Opinion: Illegal Immigration, Separating Truth from “Untruth” Part One

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Sean Newhouse
News Editor

Due to the continuing national discussion over illegal immigration in the U.S., the need for fact-checked and accurate information is more important than ever. This three part article series seeks to correct, clarify and contextualize some of the most popular misleading statements on the subject.

  1. Why do individuals attempt to illegally immigrate to the U.S.?

Unauthorized migrants typically come to the U.S. either because of a lack of economic opportunity in their home country or because of violence and insecurity caused by criminal groups or state security forces.

For instance, Michael Clemens of the Center for Global Development found from 2011 to 2016, across Honduras, Guatemala and El Salvador, “each additional homicide per city associated with nearly four more unaccompanied minors caught at the U.S. border.”

Likewise, illegal immigrants from these three Central American countries are taking up a greater proportion of unauthorized migrants to the U.S. It’s worth noting each of these countries experienced U.S. interference in the latter half of the 20th century that can be associated with instability occurring today.

In Guatemala, for example, a CIA-backed coup in the 1950s overthrew Guatemala’s democratically-elected government in favor of one more supportive of U.S. interests. This coup then led to a decades-long civil war in the country.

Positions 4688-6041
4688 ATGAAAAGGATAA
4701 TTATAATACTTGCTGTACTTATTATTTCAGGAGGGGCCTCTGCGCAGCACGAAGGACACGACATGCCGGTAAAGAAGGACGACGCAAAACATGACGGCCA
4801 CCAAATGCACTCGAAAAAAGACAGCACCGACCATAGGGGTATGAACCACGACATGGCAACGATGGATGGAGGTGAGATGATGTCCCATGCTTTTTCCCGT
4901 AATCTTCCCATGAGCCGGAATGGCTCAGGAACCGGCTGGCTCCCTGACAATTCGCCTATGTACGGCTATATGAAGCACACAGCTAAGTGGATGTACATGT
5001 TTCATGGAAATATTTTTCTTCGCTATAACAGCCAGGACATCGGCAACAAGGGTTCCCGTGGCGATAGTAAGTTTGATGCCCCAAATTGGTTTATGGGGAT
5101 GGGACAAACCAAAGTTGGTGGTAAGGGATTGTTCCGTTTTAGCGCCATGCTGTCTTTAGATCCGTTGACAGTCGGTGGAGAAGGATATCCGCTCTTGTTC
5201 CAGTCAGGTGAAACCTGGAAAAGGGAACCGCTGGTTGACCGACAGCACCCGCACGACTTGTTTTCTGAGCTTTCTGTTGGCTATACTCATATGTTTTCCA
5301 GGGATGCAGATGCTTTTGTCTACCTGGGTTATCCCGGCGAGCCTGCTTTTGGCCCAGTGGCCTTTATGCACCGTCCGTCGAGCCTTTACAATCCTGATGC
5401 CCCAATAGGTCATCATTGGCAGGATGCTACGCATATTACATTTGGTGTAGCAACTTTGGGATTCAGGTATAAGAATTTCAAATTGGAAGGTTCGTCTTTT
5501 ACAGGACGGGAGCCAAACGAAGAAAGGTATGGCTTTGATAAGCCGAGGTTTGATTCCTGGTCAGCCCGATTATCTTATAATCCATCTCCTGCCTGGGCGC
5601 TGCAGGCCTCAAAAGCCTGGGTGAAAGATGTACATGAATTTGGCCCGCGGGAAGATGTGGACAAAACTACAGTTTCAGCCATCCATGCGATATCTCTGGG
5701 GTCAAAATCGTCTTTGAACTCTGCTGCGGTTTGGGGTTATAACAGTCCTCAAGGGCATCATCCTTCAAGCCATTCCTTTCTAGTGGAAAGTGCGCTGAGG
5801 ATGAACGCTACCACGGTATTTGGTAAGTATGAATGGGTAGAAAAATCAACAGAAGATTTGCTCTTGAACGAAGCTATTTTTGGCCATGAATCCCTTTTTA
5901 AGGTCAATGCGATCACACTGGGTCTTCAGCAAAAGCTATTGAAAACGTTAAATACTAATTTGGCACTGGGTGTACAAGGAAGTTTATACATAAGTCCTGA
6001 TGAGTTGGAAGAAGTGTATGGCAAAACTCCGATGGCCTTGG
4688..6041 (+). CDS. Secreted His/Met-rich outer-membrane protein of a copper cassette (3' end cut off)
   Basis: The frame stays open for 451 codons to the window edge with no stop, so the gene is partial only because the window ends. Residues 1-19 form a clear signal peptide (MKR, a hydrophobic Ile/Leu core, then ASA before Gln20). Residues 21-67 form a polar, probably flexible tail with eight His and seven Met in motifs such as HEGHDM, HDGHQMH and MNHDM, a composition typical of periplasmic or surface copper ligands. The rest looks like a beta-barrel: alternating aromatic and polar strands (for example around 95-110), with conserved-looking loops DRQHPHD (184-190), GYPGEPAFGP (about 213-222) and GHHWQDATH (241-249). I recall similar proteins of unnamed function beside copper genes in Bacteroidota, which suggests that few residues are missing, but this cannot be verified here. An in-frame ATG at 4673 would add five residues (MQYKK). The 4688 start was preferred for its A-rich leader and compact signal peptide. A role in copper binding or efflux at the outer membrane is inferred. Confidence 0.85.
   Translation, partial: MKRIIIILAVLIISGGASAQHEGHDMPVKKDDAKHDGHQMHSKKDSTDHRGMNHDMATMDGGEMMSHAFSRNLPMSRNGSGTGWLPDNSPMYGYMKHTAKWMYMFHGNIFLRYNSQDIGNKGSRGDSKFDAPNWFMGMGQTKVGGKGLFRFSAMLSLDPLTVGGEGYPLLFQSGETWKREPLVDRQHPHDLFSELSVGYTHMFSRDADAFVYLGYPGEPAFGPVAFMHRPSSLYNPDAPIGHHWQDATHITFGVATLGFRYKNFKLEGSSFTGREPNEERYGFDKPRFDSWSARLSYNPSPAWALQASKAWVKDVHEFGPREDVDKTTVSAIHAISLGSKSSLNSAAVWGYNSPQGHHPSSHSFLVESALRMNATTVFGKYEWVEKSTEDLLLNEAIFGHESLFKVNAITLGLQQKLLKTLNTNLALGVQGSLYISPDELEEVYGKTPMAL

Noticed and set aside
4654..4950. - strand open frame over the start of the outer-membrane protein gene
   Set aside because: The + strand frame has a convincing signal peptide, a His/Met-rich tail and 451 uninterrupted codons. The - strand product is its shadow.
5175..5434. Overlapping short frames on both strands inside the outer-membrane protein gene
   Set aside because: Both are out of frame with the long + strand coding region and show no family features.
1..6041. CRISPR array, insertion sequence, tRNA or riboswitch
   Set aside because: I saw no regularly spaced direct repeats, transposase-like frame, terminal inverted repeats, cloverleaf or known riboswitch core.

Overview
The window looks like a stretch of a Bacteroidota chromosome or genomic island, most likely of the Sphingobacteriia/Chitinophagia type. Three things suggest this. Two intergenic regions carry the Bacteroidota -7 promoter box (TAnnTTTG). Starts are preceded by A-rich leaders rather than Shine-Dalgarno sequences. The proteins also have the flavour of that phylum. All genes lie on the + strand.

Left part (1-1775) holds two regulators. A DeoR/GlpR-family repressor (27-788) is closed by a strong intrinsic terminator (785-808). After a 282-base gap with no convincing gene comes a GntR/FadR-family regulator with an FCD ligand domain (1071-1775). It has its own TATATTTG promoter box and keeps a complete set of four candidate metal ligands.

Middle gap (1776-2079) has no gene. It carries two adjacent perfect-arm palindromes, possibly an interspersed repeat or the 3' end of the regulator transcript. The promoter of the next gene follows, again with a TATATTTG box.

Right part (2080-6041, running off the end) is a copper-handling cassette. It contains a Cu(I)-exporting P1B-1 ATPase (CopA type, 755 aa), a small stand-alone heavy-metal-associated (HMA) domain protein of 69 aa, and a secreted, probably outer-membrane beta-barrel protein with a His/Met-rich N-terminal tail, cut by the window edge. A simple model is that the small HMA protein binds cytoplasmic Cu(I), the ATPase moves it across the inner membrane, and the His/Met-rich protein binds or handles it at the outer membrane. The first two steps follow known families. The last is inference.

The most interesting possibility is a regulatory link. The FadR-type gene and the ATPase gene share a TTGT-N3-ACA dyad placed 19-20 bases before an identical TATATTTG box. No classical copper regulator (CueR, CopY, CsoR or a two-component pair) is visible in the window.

1. Why can’t illegal immigrants enter the U.S. legally?

An individual can immigrate to the U.S. for three reasons: employment, family, humanitarian protection. These routes aren’t available to many unauthorized immigrants.

Poverty, itself, is not a qualifier for refugee or asylee status. Additionally, applicants can wait years or even decades to be granted legal entrance to the U.S.

On top of this, Attorney General Jeff Sessions made it more difficult for asylum seekers to immigrate to the U.S. On June 11, he ordered immigration judges to immediately cease granting asylum to victims of domestic abuse and gang violence.

His rationale was the inability of these applicant’s home governments to protect their citizens from violence by non-state actors “cannot itself establish an asylum claim.”

These are some reasons why people will risk traveling through a deadly dessert to illegally immigrate to the U.S. instead of making an asylum claim at a port of entry.

  1. How many unauthorized immigrants are there, and who are they?

PEW estimates there were 11 million unauthorized immigrants in the U.S. in 2015. They account for five percent of the U.S. civilian workforce, most in farming and construction.

Sixty-six percent of unauthorized adults have lived in the U.S. for at least a decade.

  1. Are illegal immigrants eligible for government benefits?

While many unauthorized immigrants pay taxes, most are not eligible for government benefits such as Medicaid, Social Security and food stamps.

To read Part Two of this three part series, click here

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Cover photo courtesy of Mary McLoughlin//Opinions Editor and Peter Kolb//Print Editor.